Seneca Foods Corp. announced Friday that it will close its Modesto plant, which has 265 full-time employees.
A news release from the Marion, N.Y.-based company said, "Production operations at this location will cease prior to the 2018 production season. Warehouse operations will continue for an unspecified period serving as the company’s West Coast distribution center."
In a phone call, Chief Financial Officer Timothy J. Benjamin was more specific, saying the 2018 production season "hasn't started, so we're shut down right now, and we won't start up. There won't be a production season" at the Modesto plant.
Located on Finch and Mitchell roads in the Beard Industrial District, the 2.12 million-square-foot facility primarily has been used for packaging and warehousing of Seneca's peach and fruit cocktail products.
It is closing "due to challenging economic conditions," the news release said. Again, Benjamin provided specifics. "The big driver behind this is that we have been running some big losses there the last few years. There's a lot of import competition from overseas — China and Europe — and it's tough for us to compete against that."
Also, the decreasing supply of product coming into the plant has made it difficult to operate the "huge" facility, he said. A lot of peach growers in the region have pulled their trees in favor of almonds and walnuts, Benjamin said.
The 2016 Stanislaus County Agricultural Report gives some context: Almonds are the top commodity in the county, with a 2016 value of nearly $931 million. Walnuts were the sixth-largest commodity, at $134.5 million, and peaches were ninth, at $68 million. There were 182,000 acres of almonds harvested that year, compared to 5,456 acres of peaches.
"The company expects this plant closure to improve its long-term financial condition and reduce leverage," according to the news release. "Estimated restructuring charges as a result of the closure will be disclosed in future filings with the Securities and Exchange Commission.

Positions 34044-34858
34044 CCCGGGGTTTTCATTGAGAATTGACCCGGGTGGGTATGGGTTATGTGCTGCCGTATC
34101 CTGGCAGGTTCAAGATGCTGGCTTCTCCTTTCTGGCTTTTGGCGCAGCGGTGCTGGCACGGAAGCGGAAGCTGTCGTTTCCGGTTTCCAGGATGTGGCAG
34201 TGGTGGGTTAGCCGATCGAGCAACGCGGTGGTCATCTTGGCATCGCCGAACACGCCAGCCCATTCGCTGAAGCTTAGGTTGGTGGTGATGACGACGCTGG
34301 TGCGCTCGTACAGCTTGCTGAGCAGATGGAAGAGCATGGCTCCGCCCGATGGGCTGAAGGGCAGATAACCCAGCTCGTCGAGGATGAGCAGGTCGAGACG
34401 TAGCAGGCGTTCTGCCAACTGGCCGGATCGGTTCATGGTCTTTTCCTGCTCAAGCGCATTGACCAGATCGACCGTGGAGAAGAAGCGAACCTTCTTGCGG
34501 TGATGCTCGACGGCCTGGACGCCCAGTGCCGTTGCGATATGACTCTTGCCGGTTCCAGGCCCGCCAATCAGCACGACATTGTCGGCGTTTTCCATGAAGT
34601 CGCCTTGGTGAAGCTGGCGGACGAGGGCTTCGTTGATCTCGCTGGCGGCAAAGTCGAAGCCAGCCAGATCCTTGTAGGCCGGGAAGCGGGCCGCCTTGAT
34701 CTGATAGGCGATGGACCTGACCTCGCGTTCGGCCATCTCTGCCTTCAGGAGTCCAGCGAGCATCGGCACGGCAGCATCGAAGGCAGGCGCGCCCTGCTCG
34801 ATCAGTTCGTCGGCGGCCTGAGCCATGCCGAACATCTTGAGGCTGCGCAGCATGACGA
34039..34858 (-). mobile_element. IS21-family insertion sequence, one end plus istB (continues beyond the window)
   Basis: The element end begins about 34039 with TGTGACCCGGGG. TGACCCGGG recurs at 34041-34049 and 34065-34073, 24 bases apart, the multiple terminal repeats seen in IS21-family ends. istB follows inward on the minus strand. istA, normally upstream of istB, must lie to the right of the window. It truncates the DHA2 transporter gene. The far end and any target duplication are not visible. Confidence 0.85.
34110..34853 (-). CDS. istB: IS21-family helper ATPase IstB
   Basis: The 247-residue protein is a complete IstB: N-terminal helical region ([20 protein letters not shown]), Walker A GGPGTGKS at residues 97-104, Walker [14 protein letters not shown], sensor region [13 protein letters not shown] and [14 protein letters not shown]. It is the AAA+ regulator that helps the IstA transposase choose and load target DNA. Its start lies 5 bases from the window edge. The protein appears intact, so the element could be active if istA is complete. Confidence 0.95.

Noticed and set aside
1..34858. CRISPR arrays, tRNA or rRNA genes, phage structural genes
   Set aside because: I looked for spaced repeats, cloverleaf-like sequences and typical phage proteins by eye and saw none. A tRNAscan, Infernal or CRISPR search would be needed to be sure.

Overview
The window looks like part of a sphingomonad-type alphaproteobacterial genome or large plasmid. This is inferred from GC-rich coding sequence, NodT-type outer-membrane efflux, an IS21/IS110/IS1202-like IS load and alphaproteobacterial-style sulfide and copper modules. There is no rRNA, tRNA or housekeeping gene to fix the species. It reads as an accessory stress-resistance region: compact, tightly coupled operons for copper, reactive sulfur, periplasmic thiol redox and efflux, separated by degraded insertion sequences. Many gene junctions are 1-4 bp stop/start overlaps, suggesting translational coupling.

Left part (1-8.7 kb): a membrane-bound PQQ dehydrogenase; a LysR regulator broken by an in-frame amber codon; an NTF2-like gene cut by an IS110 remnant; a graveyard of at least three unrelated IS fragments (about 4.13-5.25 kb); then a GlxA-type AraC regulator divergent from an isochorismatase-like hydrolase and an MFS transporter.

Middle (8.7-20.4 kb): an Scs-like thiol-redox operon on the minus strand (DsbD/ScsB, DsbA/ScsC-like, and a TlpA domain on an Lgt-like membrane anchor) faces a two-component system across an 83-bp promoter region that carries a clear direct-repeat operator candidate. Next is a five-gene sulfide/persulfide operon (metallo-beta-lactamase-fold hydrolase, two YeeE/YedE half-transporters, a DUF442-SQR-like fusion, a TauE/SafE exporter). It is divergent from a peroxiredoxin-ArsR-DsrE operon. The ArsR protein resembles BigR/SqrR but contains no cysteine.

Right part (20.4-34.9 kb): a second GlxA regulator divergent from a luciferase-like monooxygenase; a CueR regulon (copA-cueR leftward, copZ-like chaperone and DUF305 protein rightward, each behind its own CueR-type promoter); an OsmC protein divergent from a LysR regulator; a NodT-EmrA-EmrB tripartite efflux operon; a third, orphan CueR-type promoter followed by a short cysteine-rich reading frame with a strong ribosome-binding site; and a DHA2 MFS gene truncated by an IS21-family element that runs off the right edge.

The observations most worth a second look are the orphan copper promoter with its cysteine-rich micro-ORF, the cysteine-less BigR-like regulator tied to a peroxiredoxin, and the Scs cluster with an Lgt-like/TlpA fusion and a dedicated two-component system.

"The company recognizes that these changes will have a significant impact on employees and their families and intends to offer transition benefits to these affected employees."
An employee at the plant Friday afternoon declined comment, saying she could not talk about the closure. Employees in Modesto received the news on Friday, Benjamin said.
Seneca is working closely with employees to assist them, Benjamin said, adding that he could not go into specifics. There are opportunities for employees to transfer to other Seneca facilities, but "none of them are in California, so I don't know how viable that is" for most.
In 2015, Seneca had planned to sell the Modesto operation to Lodi-based Pacific Coast Producers that year but was stopped by federal antitrust concerns. At that time, PCP said it planned to keep Seneca's 2,150 Modesto employees, most of whom were seasonal.
Seneca acquired the Modesto plant in 2006. It had been one of several fruit and tomato canneries owned by Tri-Valley Growers, which filed for bankruptcy in 2000.